Seeds have a lot going for them.
"They're rich in healthy fats, as we many nutrients," says the U.C. Berkeley Wellness Letter. They have vitamins, minerals and fiber, plus they have a fair amount of protein.
"Some seeds, notably sunflower, are among the best sources of vitamin E," the editors note.
And there's so much you can do with seeds - add them to cakes and muffins, put them in salads and yogurts, sprinkle them on your cereal. Or just grab a handful of toasted seeds for snacks.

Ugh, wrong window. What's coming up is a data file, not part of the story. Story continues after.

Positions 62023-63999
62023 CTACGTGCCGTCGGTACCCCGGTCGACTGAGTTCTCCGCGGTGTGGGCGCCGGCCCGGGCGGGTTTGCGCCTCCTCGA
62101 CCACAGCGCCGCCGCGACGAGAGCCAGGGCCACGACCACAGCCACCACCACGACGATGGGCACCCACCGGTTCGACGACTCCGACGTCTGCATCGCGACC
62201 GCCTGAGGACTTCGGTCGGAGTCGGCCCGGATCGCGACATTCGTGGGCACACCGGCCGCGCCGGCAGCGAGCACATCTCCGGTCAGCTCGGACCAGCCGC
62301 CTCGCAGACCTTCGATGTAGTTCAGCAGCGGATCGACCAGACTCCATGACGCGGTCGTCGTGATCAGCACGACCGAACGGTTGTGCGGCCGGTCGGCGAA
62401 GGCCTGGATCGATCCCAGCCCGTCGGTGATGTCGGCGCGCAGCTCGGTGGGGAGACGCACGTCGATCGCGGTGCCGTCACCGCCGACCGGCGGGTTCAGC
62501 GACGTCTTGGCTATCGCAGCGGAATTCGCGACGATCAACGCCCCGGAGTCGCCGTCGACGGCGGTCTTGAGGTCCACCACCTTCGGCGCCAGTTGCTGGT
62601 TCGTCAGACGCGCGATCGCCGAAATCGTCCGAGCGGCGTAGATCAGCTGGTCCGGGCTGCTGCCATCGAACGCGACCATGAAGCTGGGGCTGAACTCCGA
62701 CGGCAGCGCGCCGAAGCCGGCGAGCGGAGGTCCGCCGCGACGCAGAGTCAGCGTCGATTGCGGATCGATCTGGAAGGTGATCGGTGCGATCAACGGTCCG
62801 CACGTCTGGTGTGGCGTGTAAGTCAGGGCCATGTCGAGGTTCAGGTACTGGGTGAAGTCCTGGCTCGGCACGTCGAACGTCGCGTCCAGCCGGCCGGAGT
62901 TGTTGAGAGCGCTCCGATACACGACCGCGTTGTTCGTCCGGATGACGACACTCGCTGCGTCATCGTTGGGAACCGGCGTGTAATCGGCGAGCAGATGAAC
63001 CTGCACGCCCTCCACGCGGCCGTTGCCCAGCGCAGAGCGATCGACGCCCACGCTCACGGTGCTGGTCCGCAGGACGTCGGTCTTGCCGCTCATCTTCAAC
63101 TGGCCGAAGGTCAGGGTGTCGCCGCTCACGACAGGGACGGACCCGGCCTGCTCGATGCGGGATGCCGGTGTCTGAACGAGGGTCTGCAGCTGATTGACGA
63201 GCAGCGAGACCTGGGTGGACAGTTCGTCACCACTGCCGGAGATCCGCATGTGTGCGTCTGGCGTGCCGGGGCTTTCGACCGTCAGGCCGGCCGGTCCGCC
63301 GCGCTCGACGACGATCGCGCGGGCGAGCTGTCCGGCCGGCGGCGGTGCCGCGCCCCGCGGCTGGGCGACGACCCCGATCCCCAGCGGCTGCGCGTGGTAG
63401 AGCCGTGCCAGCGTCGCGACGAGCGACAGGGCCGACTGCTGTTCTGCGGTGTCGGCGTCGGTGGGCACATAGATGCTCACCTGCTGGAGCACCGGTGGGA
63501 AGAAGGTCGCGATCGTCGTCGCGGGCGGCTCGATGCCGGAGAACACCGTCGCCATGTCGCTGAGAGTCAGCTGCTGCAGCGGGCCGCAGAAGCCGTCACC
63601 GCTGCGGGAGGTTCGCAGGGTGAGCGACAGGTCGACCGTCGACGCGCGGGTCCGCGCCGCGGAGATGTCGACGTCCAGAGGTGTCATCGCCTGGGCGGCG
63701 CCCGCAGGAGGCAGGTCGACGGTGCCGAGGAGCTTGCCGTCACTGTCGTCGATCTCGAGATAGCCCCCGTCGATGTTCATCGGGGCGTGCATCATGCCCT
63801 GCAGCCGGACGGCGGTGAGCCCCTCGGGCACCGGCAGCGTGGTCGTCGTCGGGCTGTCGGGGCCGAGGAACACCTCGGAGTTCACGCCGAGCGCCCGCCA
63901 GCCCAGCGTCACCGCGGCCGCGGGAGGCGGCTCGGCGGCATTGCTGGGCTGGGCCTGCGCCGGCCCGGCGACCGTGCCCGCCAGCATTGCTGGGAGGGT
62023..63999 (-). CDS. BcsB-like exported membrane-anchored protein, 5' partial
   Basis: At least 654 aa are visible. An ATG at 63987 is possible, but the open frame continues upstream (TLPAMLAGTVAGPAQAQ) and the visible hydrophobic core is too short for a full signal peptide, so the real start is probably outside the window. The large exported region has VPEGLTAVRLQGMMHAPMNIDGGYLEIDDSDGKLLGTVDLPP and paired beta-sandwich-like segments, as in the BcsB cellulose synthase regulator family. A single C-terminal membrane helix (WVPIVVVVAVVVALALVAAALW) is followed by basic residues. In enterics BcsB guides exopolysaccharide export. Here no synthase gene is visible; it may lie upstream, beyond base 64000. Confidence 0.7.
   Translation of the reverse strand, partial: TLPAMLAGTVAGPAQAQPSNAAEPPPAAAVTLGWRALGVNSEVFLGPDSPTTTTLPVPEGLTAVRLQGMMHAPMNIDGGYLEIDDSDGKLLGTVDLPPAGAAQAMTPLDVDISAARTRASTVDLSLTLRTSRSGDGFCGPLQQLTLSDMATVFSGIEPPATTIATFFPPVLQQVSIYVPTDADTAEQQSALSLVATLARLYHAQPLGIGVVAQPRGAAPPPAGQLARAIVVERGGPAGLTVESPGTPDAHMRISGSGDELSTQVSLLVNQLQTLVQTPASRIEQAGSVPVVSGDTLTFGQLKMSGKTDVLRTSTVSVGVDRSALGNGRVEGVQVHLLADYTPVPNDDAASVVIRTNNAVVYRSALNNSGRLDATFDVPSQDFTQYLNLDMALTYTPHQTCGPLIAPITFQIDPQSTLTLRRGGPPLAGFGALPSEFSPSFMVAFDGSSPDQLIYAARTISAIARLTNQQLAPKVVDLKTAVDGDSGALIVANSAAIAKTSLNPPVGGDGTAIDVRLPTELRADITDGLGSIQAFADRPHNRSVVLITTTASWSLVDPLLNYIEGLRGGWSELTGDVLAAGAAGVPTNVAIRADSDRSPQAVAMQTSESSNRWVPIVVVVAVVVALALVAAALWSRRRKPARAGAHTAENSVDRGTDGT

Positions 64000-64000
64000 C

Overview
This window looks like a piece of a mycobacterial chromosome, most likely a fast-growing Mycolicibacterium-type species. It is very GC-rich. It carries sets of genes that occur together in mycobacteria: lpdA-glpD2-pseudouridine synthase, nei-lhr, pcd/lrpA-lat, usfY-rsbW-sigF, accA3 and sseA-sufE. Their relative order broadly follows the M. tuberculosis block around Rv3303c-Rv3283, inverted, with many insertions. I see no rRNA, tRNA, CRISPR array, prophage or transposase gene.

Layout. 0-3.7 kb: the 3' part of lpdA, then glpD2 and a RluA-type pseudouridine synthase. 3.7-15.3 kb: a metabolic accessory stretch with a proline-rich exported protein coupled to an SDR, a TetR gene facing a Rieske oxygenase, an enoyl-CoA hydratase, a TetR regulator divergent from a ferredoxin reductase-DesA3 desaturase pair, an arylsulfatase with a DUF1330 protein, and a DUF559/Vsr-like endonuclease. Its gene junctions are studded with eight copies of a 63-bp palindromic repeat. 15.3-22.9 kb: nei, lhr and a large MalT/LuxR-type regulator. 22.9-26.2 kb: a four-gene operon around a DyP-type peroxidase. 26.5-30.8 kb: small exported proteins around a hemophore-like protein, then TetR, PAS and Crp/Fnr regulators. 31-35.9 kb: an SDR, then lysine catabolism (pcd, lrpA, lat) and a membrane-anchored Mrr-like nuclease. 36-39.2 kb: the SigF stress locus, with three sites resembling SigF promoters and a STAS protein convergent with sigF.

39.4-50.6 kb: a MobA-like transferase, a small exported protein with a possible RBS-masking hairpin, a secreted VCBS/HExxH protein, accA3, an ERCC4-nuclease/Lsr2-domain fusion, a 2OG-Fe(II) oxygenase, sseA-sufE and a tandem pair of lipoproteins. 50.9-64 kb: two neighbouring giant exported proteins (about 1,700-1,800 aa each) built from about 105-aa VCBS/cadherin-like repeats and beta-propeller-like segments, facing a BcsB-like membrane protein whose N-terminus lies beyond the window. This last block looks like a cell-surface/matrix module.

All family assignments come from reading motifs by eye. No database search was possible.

Just don't overdo it. Seeds are also high in calories - about 120 to 150 per ounce -which is about three tablespoons.
There's been a lot of marketing hype about flaxseeds, chia seeds and hemp seeds - so-called "super seeds." While they are nutritious, the Wellness Letter reminds us to be skeptical of unproven health claims for these seeds.
The editors say all three "are fine choices" if you like them. Chia seeds and hemp seeds are rich in alpha-linolenic acid, a type of heart-healthy omega-3 fat.
But the Wellness Letter points out: there's no proof they're more healthful than other seeds or that they can prevent specific diseases, such as cancer or heart disease.
More Info: Flax Seeds, Chia Seeds and Hemp